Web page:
• Examine root causes driving this forced migration situation, such as violence from non-state actors in countries of origin and a lack of citizen security and adequate child protection mechanisms; and
  • Seek and support innovative home country and transit country solutions that would enable children to remain and develop safely in their home country.

I. Catholic Social Teaching
The Catholic Church is an immigrant church, as more than one-third of Catholics in the United States are of Hispanic origin. The Catholic Church in the United States is also made up of more than 58 ethnic groups from throughout the world, including Asia, Africa, the Near East, and Latin America.

The Catholic Church has a long history of involvement in child protection and refugee and asylum protection, both in the advocacy arena and in welcoming and assimilating waves of immigrants, refugees, and asylum seekers who have helped build our nation. Migration and Refugee Services of USCCB (MRS/USCCB) is the largest refugee resettlement agency in the United States, resettling one million of the three million refugees who have come to our country since1975. MRS/USCCB is a national leader in caring for unaccompanied alien and refugee children as well. We work with over 100 Catholic Charities across the country to welcome unaccompanied alien children into our communities and provide for their care and general well-being.

The Catholic Legal Immigration Network, Inc. (CLINIC), a subsidiary of USCCB, supports a rapidly growing network of church and community-based immigration programs. CLINIC’s network now consists of over 212 members serving immigrants and their families, including asylum seekers and unaccompanied children, in over 300 offices.

The Catholic Church’s work in assisting unaccompanied migrant children stems from the belief that every person is created in God’s image. In the Old Testament, God calls upon his people to care for the alien because of their own alien experience: “So, you, too, must befriend the alien, for you were once aliens yourselves in the land of Egypt” (Deut. 10:17-19). In the New Testament, the image of the migrant is grounded in the life and teachings of Jesus Christ. In his own life and work, Jesus identified himself with newcomers and with other marginalized persons in a special way: “I was a stranger and you welcomed me.” (Mt. 25:35). Jesus himself was an itinerant preacher without a home of his own, and as noted above, he was a child migrant fleeing to Egypt to avoid violence, persecution, and death. (Mt. 2:15).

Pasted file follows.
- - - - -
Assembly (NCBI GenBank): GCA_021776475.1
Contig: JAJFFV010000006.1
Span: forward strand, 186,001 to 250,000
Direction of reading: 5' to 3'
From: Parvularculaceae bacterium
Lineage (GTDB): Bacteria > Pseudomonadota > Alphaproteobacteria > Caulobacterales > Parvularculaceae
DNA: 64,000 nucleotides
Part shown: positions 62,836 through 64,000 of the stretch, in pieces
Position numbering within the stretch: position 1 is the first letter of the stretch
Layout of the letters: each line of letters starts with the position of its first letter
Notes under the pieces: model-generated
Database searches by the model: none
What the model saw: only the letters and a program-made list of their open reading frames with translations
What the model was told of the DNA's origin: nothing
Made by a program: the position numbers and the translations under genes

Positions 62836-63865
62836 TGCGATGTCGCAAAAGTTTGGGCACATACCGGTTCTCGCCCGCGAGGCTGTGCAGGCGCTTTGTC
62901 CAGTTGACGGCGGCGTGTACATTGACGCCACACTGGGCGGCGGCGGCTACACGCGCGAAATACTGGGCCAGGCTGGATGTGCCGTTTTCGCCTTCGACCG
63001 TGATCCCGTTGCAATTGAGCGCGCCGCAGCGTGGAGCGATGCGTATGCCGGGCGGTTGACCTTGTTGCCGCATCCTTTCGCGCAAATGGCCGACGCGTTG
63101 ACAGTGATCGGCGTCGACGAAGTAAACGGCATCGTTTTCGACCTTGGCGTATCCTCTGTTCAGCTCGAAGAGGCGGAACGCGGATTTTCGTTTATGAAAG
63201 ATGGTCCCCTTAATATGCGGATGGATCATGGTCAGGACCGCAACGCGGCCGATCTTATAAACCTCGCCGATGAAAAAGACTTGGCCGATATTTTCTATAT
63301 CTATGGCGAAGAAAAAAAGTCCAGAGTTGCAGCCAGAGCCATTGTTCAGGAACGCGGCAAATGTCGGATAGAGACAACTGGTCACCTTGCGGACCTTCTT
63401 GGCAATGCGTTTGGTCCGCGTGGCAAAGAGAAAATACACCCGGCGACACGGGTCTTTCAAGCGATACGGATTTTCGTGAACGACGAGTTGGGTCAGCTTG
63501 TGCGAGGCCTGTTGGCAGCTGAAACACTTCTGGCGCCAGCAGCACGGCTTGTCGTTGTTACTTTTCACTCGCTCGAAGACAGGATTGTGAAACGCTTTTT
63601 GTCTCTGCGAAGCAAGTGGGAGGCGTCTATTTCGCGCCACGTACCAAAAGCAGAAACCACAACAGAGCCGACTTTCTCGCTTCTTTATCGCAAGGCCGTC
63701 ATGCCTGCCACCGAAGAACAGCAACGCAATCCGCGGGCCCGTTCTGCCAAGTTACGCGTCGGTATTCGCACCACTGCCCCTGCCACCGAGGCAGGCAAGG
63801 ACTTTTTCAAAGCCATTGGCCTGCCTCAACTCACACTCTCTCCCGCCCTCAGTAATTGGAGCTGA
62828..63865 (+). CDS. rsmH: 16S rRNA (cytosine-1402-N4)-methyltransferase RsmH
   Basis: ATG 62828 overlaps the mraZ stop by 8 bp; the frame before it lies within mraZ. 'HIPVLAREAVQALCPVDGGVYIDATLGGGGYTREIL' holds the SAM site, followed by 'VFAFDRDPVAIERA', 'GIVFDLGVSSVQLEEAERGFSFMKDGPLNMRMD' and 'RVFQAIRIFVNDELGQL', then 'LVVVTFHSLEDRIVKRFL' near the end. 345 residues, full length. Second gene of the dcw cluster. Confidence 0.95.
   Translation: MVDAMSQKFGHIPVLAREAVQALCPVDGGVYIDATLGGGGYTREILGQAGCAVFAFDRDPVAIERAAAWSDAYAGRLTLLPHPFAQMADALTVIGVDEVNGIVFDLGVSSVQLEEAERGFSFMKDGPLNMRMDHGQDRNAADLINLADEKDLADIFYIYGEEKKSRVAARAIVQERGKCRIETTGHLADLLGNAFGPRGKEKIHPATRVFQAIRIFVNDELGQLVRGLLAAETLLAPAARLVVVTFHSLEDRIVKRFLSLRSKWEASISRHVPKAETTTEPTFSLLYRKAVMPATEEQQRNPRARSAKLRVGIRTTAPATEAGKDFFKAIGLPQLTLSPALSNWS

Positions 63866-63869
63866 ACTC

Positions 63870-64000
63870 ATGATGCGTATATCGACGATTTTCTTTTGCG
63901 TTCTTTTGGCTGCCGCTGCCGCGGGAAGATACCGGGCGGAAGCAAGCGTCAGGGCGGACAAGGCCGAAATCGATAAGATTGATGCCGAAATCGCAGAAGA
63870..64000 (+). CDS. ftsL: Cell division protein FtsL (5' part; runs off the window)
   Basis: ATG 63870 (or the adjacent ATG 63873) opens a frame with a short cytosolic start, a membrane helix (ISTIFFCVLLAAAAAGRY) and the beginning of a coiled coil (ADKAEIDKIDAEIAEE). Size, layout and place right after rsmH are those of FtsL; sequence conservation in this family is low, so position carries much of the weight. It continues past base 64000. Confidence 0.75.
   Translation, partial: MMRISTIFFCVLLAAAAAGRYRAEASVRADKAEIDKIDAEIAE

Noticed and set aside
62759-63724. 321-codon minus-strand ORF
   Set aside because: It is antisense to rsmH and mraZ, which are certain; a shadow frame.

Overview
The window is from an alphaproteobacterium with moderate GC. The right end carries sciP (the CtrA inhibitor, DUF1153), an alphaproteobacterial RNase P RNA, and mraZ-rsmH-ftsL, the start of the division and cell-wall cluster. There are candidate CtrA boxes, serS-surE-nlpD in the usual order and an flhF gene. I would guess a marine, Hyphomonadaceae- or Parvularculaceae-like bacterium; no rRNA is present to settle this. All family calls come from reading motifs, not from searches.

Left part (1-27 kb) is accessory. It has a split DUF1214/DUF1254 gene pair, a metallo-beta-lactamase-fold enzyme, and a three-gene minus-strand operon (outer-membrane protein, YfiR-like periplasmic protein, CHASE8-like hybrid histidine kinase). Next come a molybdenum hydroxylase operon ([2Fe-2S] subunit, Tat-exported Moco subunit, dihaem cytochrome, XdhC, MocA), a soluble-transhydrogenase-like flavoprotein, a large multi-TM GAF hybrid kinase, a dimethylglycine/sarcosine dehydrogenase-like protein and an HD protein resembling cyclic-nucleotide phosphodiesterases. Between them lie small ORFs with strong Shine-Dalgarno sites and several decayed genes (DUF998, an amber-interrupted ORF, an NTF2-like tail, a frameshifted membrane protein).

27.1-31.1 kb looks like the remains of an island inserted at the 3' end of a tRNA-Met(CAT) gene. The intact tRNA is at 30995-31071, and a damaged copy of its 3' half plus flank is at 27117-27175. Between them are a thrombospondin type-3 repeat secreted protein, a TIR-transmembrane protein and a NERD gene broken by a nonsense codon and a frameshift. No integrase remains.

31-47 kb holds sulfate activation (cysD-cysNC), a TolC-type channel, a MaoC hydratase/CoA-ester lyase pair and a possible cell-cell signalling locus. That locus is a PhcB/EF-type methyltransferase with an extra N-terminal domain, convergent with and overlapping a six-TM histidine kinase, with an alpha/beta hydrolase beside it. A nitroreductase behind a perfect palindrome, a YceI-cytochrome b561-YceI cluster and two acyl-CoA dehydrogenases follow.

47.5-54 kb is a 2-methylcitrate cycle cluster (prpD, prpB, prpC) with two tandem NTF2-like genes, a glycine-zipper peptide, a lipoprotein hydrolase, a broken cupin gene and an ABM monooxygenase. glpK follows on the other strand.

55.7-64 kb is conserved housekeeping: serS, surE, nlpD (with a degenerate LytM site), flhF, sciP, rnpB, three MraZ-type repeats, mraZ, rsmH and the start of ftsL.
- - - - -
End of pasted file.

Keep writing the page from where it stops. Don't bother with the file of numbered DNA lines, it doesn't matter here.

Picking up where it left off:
In modern times, popes over the last 100 years have developed the Church’s teaching on migration.

Pope Pius XII reaffirmed the Church’s commitment to caring for pilgrims, aliens, exiles, and migrants of every kind, affirming that all peoples have the right to conditions worthy of human life and, if these conditions are not present, the right to migrate.

Pope John Paul II stated that there is a need to balance the rights of nations to control their borders with basic human rights, including the right to work: “Interdependence must be transformed into solidarity based upon the principle that the goods of creation are meant for all.”

In his pastoral statement, Ecclesia in America, John Paul II reaffirmed the rights of migrants and their families and the need for respecting human dignity, “even in cases of non-legal immigration.”

Finally, Pope Francis defended the rights of migrants early in his papacy, traveling to Lampedusa, Italy, to call for their protection. Pope Francis decried the “globalization of indifference” and the “throwaway culture” that lead to the disregard of those fleeing persecution or seeking a better life. In Evangelii Gaudium, the Holy Father speaks particularly of the importance of work with migrants and notes that it is essential for Catholics “to draw near to new forms of poverty and vulnerability [including migrants and refugees] in which we are called to recognize the suffering of Christ. . .”